“I don't mind answering your questions now,” Charlotte said. “It won't matter.” My knees threatened to buckle when she said that, and I had to concentrate on her mask to keep myself from fainting from fright.
“You asked how Mack met Darious. I introduced them, Tori. Months before my accident, I was riding on the battlefield and came across Darious, hunting for artifacts with a metal detector. When he realized I wasn't going to report him, we started talking about collecting, and I told him of Mack's constant search for good-quality Civil War collectibles. He said he had some items Mack might be interested in. Mack was delighted to buy them with no questions asked. One thing led to another, and before long Darious was ‘picking over’ various collections for certain pieces Mack wanted. I suppose he planned to sell the other things to other ‘collectors.’ ”
“And after Mack's suicide, you killed Darious to keep him from talking about the sales and to protect your late husband's reputation?”
“Good guess, Tori. But wrong motive.”
“What then?” I asked. “You might as well tell me why. I'm obviously not going to tell anyone.”
“I eliminated Darious because he was a blundering idiot. He couldn't do anything right.”
“Like killing you, for one thing.”
“It was Darious who shot at me.”
“Shot and missed. He couldn't even set your house on fire properly. When you survived being pushed off the staircase at the college, I decided I'd had enough.”
“But Darious liked me. I know he did. I don't understand why he would want to kill me.”
“That carousel was all he cared about. When I learned you'd visited him, I told him you were conducting an undercover investigation about carousel robberies for a story. When you showed up the second time, he believed me. I invited you to come riding, let Darious know by cell phone when we left so he had time to hide in Devil's Den, then led you to where you'd be right in his sights.”
“Why not do me in yourself?”
“I wanted to make sure I had an alibi when an attempt was made on your life.” She sighed. “My grandma always said, ‘If you want a job done well, do it yourself.’ ”
“But why me? What did I do to you?”
“When I suggested to President Godlove that he ask you to quietly look into my husband's death, I thought doing so would give me plausibility as the bereaved widow. I had no idea you'd take your assignment so seriously. You asked too many questions of too many people. I knew it would be only a matter of time before you figured everything out. You reminded me of a bulldog I had as a kid. Once he got hold of something, he wouldn't let go. You're the same way.”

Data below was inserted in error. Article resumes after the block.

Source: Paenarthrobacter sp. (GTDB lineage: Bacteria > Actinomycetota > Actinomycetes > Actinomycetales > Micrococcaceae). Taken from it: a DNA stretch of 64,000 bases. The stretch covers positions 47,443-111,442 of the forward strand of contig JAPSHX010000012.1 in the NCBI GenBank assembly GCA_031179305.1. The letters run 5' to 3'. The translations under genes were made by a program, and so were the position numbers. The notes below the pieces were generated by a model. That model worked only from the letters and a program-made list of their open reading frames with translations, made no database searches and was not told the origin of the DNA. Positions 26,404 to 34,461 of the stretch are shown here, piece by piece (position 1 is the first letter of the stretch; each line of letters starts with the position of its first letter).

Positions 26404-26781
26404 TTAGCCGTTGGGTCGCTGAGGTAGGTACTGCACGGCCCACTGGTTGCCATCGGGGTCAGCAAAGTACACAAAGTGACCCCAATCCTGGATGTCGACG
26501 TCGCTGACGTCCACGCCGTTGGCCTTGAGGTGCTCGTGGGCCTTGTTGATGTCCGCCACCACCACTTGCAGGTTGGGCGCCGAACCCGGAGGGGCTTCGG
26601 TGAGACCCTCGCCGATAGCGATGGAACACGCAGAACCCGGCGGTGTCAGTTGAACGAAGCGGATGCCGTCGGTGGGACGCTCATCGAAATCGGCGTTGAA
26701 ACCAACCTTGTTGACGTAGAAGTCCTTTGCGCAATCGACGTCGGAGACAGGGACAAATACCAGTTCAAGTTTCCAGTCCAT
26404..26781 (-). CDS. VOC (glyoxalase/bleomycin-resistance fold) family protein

“I only did what I thought should be done.”
“Exactly. But you were supposed to come to the conclusion that Woody Woodruff was a bumbler who accidentally put real bullets in the guns.”
“But, Woody isn't the kind of…”
Charlotte sighed. “I know, Tori. I underestimated both of you. You got too close to the truth.”
“What do you mean? The truth about what?”
She snickered. It wasn't a pleasant sound. “Oh, Mack committed suicide, all right. After I told him he would die painfully in less than a month. We agreed suicide made to look like an accident would be the ideal solution. He'd die quickly, I'd get the insurance money, and I'd split it with Lillie White to take care of her brat.”
“How did you convince him he was going to die? The nurse at Dr. Washabaugh's office said he had… Oh my God. You killed Dr. Washabaugh, didn't you?”
“Technically no. Darious did it. To cover up destroying Mack's medical records. It was supposed to look like a robbery gone wrong.”
“But Vesta was there; she told me how hard Mack took his diagnosis.”
“She'd be dead, too, if she'd gone to work when she was supposed to. But Vesta has such a reputation for making up stories that nobody in their right mind is going to pay any attention to what she says. In this case, though, she was right about what she saw. She just didn't understand what was going on. You see, I interpreted for Mack using sign language, but what I told him was not what Dr. Washabaugh told me. Very simple. I'd interpreted everything for him for the last four years. He trusted me.”
“And look what it got him. That's disgusting!”
Charlotte shrugged. “I did what I had to do. After we got home that day, while he was still in shock, I convinced him that staging an accidental death was the only way he could avoid dying slowly and painfully and still provide for Lillie and the baby. We planned his ‘accidental’ death down to the last detail. The plans were already under way for the mock execution, and it was easy for Mack to persuade Janet to let him play the convicted man. We even planned for me to be away for the weekend, so I couldn't be suspected of doing anything wrong. It was easy to change the ammunition; he simply substituted his key for the storeroom key while Janet Margolies was in the bathroom, then went back later that night to reload the guns.”
“And his plan would have worked, if he'd switched the keys back again.”
“He was supposed to bring the key and the ammo home and put them in the safe. After all the fuss died down, I'd be able to dispose of them. But when I opened the safe to get them, they weren't there. I guessed, wrongly, that he'd managed to get rid of them on Friday night. I never realized he'd done something as stupid as putting the evidence in his desk at the college.”
“What was the purpose of his leaving a suicide note, then, if you wanted it to appear to be an accident?”
“That was a CYA letter. You know, cover-your-ass. If somehow the authorities came to suspect what happened and that I'd had something to do with his death, I was to bring it out. We never thought it would get to that point-not with that idiot Luscious Miller running the police department. If you hadn't come by with your prattle about Wonder Wads and suicide, that letter would still be in the safe, and I'd have enough money to make a new life for myself.”
“And so would Lillie White,” I pointed out.
“Like I'd share it with that tramp. Wasn't it enough she stole my husband's love from me? The only reason he turned to her was because he couldn't stand to look at me after I was burned.” The hand holding the gun dropped as if she'd forgotten it was there. “He told me he was going to leave me… was going to marry her… I loved him too much to let that happen.”
“Was Darious involved in the plot to kill your husband?”